This article, by ABC’s environment editor, Sara Phillips (pictured), encapsulates all that is wrong with the national broadcaster’s treatment of the climate debate. Written, as always, from a position of belief, and institutionally critical of any dissent, Phillips attempts to show that scepticism is crumbling in the face of ever-mounting evidence to the contrary:
American physicist Richard Muller is one climate sceptic who has recently changed his mind after reviewing the evidence.
Muller crunched a bunch of numbers to do with global temperatures and announced in the New York Times that he is a “converted sceptic”. It was this opinion piece in arguably the world’s most influential paper that set tongues wagging about climate change all over again.
Muller had previously been claimed by those unconvinced by the science as one of their own, because he questioned the validity of Mann’s ‘hockey stick’ graph, used by Al Gore in his film An Inconvenient Truth.
Muller was never a sceptic, and there are plenty of rusted on believers who have problems with both Mann’s hockey stick and AIT, which is nothing more than a propaganda film. Muller’s subsequent evidence-free claim of attribution to human causes has led to widespread ridicule from within the warmist community.
She then attempts to frame Bjorn Lomborg as a convert from scepticism, using some highly selective quotes from past newspaper interviews:
Bjorn Lomborg is another high-profile climate sceptic who changed his mind after reviewing the evidence. He now believes climate change is real, but that it won’t be the calamity predicted by some.
However, Lomborg directly addressed his alleged switch in a Guardian article cited indirectly:
He reiterates that he has never denied anthropogenic global warming, and insists that he long ago accepted the cost of damage would be between 2% and 3% of world wealth by the end of this century. This estimate is the same, he says, as that quoted by Lord Stern, whose report for the British government argued that the world should spend 1-2% of gross domestic product on tackling climate change to avoid future damage. (source)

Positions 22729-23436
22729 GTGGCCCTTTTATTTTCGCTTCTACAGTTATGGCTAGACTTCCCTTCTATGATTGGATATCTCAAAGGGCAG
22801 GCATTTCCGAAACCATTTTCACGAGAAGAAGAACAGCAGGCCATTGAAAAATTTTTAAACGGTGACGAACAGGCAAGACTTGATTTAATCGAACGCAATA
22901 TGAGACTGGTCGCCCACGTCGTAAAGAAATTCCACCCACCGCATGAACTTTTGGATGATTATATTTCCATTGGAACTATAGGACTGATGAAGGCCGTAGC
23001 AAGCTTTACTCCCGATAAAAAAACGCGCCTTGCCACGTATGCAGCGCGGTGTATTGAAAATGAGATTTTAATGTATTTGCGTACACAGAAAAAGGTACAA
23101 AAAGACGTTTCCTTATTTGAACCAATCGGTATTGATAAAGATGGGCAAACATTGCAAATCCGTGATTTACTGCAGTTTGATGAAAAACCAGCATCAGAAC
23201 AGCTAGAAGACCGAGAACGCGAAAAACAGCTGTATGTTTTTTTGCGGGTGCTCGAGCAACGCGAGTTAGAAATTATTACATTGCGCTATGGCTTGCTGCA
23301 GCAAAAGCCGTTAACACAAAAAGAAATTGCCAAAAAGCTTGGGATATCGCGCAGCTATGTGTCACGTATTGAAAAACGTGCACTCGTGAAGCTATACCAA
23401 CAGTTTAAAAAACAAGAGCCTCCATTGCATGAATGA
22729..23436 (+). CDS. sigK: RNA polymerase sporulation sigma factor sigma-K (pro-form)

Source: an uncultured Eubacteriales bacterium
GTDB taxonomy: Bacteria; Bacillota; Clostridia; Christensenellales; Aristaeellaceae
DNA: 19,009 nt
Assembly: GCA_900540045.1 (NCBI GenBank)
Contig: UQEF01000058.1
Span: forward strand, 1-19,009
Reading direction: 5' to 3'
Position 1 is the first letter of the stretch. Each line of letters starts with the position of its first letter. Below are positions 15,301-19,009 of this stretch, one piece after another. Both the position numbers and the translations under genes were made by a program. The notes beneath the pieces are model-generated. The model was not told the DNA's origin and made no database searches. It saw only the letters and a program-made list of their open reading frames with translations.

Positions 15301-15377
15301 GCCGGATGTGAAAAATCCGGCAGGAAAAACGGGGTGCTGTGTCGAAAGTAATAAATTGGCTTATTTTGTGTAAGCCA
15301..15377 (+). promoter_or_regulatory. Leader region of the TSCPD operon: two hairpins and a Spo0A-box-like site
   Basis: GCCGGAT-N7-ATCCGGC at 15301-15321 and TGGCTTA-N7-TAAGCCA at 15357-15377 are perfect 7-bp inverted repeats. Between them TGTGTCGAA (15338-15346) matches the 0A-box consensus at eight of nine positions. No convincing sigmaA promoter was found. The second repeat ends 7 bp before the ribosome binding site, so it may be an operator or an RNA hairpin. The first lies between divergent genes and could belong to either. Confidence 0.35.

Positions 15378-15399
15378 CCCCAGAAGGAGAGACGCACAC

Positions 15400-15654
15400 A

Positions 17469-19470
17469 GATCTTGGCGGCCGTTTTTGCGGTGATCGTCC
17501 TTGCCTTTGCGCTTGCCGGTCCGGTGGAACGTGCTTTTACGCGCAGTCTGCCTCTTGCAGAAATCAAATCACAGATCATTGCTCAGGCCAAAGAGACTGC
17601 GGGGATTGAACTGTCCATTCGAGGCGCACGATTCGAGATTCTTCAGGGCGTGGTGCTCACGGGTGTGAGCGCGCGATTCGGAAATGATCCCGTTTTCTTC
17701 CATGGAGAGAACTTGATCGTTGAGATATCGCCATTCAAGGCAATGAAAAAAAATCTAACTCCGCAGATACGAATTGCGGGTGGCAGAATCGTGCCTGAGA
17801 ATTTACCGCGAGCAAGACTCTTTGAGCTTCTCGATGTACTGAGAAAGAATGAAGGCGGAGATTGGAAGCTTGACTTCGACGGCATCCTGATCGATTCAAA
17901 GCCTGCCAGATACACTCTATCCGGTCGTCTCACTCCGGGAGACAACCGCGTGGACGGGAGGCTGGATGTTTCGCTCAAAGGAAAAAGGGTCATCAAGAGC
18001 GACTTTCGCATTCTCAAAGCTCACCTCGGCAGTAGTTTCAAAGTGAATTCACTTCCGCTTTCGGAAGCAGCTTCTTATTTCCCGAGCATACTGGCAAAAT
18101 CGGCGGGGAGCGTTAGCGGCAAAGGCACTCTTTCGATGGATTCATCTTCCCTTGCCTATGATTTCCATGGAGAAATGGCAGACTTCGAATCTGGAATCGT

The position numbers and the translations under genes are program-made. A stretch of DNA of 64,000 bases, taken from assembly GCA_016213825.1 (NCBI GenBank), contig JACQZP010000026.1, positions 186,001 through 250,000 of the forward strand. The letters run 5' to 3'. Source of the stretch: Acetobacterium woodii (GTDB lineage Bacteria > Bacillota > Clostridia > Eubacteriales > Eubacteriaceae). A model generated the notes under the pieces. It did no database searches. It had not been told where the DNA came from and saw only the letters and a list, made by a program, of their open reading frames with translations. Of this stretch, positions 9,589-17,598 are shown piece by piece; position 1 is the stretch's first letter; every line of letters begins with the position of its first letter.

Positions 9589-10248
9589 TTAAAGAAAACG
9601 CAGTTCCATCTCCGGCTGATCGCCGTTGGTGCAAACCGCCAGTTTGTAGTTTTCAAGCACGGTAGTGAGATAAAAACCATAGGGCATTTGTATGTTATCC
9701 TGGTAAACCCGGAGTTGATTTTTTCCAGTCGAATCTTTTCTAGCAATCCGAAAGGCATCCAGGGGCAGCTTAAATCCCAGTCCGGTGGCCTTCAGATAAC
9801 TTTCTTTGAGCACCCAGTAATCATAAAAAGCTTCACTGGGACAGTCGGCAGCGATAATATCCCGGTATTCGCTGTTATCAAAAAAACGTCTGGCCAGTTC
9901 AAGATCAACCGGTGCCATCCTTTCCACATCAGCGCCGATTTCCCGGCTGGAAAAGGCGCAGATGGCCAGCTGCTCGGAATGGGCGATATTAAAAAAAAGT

He has never doubted the role of CO2, but has rightly questioned the cost-benefit analysis of the proposed solutions. Phillips then describes Alan Jones as “frothing” to David Karoly. Whether you agree with Jones or not, Phillips would never describe a consensus climate scientist as “frothing”, a highly inappropriate term to use. But it just helps to paint the picture of “deniers” as being deluded and crazy.
Of course there is a spectrum of views on climate – as she points out – which range from outright disbelief that temperatures are rising at all to acceptance of a measurable human signal in the global temperature record. However, she portrays this range of views in a very simplistic manner in an attempt to ridicule those who dare question the consensus.
Her conclusion appears to be that scepticism is on the wane and that “denial” is harder to sustain. But her view, distorted as it is by the prism of belief in AGW, fails to appreciate that the majority of sceptics accept the role of CO2 and that there is a human contribution to warming.
However, the reality is that there are problems with the surface temperature record, and there are problems with feedbacks in climate models, and there are serious questions to be answered regarding the proposed mitigation policies in response. Nothing in Muller’s alleged conversion changes any of those issues.
More importantly, she completely ignores the fact that, due in part to an endless barrage of scare stories which have failed to eventuate, scepticism of the alarmist claims of The Cause™ has increased substantially over the past decade, to the point where a significant proportion of the public are now highly suspicious of the pronouncements of climate scientists and government advisers such as Tim Flannery.
Unfortunately, the article is just the latest in a very long line of examples of ABC’s climate groupthink, where the utterances of climate scientists are beyond reproach and questioning of the consensus is frowned upon. That is not how science works: the motto, which the ABC, our taxpayer-funded and supposedly impartial national broadcaster, would do well to remember, is “question everything”.
Read it here.